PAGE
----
US stocks go higher, european markets mixed

US stocks go higher, european markets mixed
# 15 September 2009 06:44 (UTC +04:00)
Baku– APA-ECONOMICS. Investors funneled money into utilities and industrial stocks, helping the market carve out modest gains after early losses.
Stocks rose after zigzagging in a tight range for much of trading Monday. Stocks recovered from steep losses at the open that came on worries about a trade dispute between the U.S. and China.
The Dow Jones industrial average, which had been down more than 100 points in the early going, rose slightly in the final hour of trading. Other major indexes also rose.
The U.S. government late Friday imposed trade penalties on tires coming from China. The Chinese government filed a complaint with the World Trade Organization. Investors had worried it would erupt into a tariff war that could damage an economic recovery.
Traders reacted coolly to a speech from President Barack Obama, who warned the financial industry against the type of recklessness that led to the collapse of the brokerage Lehman Brothers Holdings Inc. one year ago. That event sent the Dow down 500 points in one day and led to a freeze in the credit markets that power the world’s economies. The Dow is still down 12 percent from that time.
In sharp contrast to the tumult of a year ago, traders made only modest moves on Monday. Traders withdrew money from tech stocks, which have posted sharp gains this year, and moved it into areas that have lagged, like industrial stocks.
Student lender Sallie Mae weighed on financial stocks after Fitch Ratings downgraded the corporate ratings of SLM Corp., the company’s formal name, and said the outlook is negative.
Analysts drew encouragement by the market’s ability to hold the strong gains of last week and a six-month run in stocks that has left the Standard & Poor’s 500 index up more than 50 percent.
Adam Gould, senior portfolio manager at Direxion Funds in New York, is encouraged to see investors step in to buy when the market dips.
"We open lower and buyers seem to chip away, and we climb higher," he said. "It’s somewhat healthy that we’re rallying this way — slowly."
The Dow rose 7.56, or 0.1 percent, to 9,612.97. It had been down about 109 points at its low of the morning.
The broader Standard & Poor’s 500 index rose 4.04, or 0.4 percent, to 1,046.77, while the Nasdaq composite index rose 6.08, or 0.3 percent, to 2,086.98.
Investors have little economic news to provide insight into whether they have been right to bet on an economic recovery since stocks tumbled to 12-year lows in March. Reports on retail sales, inflation, industrial production and housing are due later in the week.
Improvements in consumer spending and the housing market are considered crucial to allowing the economy to mount a strong rebound.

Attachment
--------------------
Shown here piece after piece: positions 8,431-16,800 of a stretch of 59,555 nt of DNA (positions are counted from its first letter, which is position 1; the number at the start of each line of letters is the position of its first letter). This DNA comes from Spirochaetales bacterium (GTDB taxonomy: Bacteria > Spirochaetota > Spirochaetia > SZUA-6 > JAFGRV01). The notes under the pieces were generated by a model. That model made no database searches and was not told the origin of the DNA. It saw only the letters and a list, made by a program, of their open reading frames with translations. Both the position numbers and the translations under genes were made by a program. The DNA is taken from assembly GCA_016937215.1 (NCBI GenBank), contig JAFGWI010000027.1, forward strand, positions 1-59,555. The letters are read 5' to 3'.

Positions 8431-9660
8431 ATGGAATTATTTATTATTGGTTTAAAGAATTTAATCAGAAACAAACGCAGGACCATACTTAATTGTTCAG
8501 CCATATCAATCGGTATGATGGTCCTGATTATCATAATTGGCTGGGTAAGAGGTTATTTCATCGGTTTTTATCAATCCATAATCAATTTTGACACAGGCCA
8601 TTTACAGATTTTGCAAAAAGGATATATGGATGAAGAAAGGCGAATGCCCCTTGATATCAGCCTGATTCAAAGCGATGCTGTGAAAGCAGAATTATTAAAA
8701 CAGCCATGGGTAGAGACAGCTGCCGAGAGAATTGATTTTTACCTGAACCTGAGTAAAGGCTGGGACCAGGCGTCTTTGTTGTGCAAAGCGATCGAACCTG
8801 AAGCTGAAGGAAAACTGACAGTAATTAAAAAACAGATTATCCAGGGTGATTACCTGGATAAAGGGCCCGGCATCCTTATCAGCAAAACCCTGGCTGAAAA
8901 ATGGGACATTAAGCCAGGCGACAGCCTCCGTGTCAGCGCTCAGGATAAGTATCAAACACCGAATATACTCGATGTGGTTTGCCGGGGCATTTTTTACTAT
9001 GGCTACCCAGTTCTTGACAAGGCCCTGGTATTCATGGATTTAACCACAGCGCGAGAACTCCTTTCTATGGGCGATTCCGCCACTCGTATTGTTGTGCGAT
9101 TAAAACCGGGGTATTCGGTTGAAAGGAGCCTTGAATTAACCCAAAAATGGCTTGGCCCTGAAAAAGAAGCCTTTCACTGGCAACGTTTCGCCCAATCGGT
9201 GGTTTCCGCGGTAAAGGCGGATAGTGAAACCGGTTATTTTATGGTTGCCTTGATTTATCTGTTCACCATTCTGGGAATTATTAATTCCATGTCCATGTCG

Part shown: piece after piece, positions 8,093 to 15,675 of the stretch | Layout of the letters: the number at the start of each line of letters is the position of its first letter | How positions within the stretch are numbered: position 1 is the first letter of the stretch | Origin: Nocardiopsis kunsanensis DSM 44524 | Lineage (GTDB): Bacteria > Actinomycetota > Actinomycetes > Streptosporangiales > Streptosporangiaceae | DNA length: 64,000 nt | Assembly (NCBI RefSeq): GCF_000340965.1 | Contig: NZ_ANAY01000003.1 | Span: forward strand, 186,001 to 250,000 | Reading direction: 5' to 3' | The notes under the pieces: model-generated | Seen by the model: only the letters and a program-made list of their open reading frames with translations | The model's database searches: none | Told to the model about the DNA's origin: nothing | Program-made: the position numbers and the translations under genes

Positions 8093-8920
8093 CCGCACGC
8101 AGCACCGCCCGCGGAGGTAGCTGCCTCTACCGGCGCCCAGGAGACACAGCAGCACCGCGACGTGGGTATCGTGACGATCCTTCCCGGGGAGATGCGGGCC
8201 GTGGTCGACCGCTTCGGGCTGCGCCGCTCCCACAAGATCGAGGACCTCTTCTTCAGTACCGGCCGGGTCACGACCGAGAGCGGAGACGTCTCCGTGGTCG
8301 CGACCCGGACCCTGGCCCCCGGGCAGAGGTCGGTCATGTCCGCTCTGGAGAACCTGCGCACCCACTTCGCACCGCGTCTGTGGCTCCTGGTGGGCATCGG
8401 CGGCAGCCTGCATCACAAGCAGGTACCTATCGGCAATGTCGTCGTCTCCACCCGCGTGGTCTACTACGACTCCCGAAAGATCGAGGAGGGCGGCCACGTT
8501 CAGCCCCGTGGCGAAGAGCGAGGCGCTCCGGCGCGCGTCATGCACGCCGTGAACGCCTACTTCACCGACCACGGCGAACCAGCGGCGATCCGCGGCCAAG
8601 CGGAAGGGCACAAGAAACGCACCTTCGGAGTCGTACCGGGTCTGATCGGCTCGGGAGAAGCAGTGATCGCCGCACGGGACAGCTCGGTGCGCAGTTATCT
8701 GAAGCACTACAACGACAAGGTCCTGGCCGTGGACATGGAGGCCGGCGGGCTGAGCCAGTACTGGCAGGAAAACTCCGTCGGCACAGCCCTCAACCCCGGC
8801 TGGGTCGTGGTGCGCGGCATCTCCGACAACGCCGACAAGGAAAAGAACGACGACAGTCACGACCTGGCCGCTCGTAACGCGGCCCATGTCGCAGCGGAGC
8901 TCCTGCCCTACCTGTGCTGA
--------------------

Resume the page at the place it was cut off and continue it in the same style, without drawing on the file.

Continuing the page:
Stocks posted modest losses Friday to break a five-day advance. The gains for the week were still big: The S&P 500 index rose 2.6 percent, as much as it has in some years.
Gould would like to see the market make steady gains and not rocket higher the way it did in March, at the start of the six-month rally.
"If we’re up one to two percent every week — that’s pretty good as opposed to being up four percent and down six percent," he said.
U.S. utility company AES Corp. pulled utility stocks higher following a report by The Wall Street Journal that China’s investment arm is interested in buying a stake in the company. AES rose 59 cents, or 4.2 percent, to $14.74.
Crude oil fell 45 cents to $68.84 a barrel on the New York Mercantile Exchange.
Bond prices were mixed. The yield on the benchmark 10-year Treasury note, which moves opposite its price, rose to 3.41 percent from 3.35 percent late Friday.
The recovery in the credit market in the past year has been pronounced. When Lehman collapsed investors began rushing into the safety of government debt. Since early this year, borrowing costs have fallen as government’s have injected cash into financial markets.
The dollar traded mixed against other major currencies, while gold prices fell.
The Russell 2000 index of smaller companies rose 4.86, or 0.8 percent, to 598.45.
Three stocks rose for every two that fell on the NYSE, where volume came to 818.8 million shares compared with 888.6 million shares traded at the same point Friday.
Overseas, Japan’s Nikkei stock average fell 2.3 percent. Britain’s FTSE 100 rose 0.2 percent, Germany’s DAX index lost 0.1 percent, and France’s CAC-40 dropped 0.1 percent. Source: AP
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